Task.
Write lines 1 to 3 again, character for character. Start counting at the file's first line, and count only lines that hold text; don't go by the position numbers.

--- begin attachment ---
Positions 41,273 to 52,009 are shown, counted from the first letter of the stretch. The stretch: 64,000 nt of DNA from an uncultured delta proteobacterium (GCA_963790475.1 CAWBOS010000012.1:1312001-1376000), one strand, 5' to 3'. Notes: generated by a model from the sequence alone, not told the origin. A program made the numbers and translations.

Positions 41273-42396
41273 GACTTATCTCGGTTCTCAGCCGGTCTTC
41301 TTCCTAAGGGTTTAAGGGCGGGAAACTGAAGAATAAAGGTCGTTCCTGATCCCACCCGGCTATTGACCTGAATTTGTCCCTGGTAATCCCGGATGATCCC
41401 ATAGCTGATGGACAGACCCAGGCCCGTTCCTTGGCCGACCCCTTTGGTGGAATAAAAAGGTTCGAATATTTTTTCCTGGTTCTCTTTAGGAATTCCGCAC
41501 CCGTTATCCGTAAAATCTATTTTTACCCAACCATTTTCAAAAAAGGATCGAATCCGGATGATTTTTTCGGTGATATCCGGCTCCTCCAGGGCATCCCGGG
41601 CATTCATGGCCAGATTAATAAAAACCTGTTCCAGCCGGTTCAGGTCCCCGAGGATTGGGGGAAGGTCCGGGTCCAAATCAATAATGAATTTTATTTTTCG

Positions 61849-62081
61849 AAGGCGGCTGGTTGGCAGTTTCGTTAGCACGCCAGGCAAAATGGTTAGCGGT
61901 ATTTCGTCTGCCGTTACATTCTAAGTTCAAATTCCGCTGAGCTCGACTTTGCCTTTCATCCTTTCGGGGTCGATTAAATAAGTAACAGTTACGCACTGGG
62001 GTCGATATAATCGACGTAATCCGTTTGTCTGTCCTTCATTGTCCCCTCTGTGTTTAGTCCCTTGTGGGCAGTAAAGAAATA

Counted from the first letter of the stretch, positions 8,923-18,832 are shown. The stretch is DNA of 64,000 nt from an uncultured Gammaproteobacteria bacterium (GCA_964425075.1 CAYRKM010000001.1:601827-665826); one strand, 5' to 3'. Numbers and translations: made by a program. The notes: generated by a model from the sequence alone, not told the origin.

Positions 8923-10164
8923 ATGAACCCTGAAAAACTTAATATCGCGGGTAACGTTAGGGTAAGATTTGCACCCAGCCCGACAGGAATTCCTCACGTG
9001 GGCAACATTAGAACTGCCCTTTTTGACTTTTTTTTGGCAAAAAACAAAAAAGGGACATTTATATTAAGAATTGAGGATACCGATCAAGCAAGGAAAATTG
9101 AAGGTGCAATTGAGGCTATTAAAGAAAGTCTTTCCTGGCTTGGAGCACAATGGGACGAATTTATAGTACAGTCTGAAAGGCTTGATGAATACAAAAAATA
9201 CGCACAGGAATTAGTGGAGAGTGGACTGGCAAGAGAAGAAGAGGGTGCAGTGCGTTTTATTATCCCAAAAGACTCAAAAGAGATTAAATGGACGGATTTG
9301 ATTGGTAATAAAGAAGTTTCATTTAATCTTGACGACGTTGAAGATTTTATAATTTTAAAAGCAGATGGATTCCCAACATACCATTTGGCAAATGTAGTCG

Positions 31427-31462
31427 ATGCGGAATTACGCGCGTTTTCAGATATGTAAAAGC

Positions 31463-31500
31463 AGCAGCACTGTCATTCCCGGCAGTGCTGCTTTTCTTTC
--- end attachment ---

Positions 41,273 to 52,009 are shown, counted from the first letter of the stretch. The stretch: 64,000 nt of DNA from an uncultured delta proteobacterium (GCA_963790475.1 CAWBOS010000012.1:1312001-1376000), one strand, 5' to 3'. Notes: generated by a model from the sequence alone, not told the origin. A program made the numbers and translations.

Positions 41273-42396
41273 GACTTATCTCGGTTCTCAGCCGGTCTTC